“In today’s era, anyone can embark on an entrepreneurial journey, evident from the myriad individuals achieving success through technology and social platforms daily,” Fabian noted. “This generation dedicates significant time to self-promotion, underscoring the importance of innovation and leveraging these opportunities.”

Chan highlighted that the program has supported 28 businesses in tackling market challenges in the past couple of years.

“This initiative not only equips students with practical industry exposure to apply their knowledge in real-world problem-solving but also enables companies to tap into the expertise of budding entrepreneurs to address their business dilemmas,” Chan emphasized.

Alumnus Jawad Khalfan ‘18, ‘21, the co-founder and CEO of SecureTech Systems specializing in electronic security systems for commercial establishments, credited the program for instilling inspiration and confidence in him.

“The lessons and narratives shared by my professors were a source of immense inspiration and confidence for me,” Khalfan acknowledged. “Guest speakers recounted their challenges when initiating businesses amidst adversity. These individuals dared to challenge the status quo and pursue unconventional paths.”

Khalfan initiated his venture after experiencing a furlough early in the pandemic, driven by a realization regarding job security.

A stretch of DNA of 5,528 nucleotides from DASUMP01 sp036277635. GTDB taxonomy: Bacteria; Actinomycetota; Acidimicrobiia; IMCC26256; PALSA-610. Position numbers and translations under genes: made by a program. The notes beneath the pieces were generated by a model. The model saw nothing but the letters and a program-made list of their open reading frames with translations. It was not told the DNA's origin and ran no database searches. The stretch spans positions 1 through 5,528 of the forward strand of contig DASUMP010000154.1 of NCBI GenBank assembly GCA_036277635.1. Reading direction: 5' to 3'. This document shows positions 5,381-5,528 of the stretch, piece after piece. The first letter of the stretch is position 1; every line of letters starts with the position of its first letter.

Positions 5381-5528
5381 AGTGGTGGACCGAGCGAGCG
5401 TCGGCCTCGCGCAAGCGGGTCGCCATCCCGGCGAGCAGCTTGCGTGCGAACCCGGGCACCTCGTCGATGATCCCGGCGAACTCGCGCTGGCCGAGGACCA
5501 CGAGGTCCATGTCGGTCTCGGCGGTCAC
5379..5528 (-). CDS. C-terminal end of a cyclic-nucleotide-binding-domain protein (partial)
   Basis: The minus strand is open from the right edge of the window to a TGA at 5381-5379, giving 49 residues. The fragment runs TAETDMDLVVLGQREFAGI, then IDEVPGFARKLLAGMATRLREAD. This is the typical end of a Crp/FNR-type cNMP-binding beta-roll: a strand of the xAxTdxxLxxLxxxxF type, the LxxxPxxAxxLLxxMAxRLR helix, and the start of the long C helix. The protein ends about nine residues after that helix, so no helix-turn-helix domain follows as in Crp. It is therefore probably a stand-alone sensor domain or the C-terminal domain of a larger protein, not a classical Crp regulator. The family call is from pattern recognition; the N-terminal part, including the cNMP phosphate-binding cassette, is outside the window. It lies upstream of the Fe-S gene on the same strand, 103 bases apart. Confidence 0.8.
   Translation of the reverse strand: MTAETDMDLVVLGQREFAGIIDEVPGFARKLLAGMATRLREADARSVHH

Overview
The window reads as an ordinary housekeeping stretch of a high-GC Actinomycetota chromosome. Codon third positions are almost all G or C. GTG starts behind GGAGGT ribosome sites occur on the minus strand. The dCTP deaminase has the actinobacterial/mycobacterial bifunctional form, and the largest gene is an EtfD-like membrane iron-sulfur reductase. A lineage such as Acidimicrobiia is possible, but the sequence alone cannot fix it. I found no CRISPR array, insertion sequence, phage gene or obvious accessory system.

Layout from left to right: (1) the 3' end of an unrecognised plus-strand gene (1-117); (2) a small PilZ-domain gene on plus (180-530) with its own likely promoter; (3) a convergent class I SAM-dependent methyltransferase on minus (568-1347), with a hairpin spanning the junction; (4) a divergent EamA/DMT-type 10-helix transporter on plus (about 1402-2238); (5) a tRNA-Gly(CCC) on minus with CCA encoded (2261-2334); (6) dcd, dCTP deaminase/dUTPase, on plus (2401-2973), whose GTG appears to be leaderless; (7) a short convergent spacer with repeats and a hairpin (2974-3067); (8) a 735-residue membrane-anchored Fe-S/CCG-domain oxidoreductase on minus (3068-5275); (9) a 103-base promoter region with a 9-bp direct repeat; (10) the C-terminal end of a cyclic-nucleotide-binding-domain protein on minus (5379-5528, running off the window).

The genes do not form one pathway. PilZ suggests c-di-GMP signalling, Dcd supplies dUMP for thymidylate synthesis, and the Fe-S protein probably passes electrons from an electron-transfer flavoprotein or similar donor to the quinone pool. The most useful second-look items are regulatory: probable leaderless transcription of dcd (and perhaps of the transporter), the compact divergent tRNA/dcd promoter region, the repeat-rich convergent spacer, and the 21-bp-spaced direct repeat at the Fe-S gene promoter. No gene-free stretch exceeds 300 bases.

“My partner and I sensed the instability in our job positions and decided to venture into entrepreneurship to safeguard our future,” Khalfan shared. “The vulnerability of having my job eliminated prompted me to contemplate the trajectory I desired for myself.”

Chan emphasized the pivotal role of the program in shaping the future landscape of [ppp7].

“If we fail to establish a robust foundation, we risk missing out on lucrative business prospects,” Chan cautioned. “Currently, we are channeling considerable efforts into fostering technology entrepreneurship and sustainable business practices.”

Fabian echoed this sentiment, underlining the significance of harnessing the burgeoning potential of AI.

“In the contemporary workspace, embracing artificial intelligence and technological innovation is imperative,” Fabian stressed. “The rapid pace of product and idea development facilitated by technology necessitates that we enhance our productivity and leverage these tools effectively. With the plethora of apps and software available today, anyone can kickstart a venture within minutes, allowing entrepreneurs to experiment and learn from failures with minimal risks.”

— Robert Emproto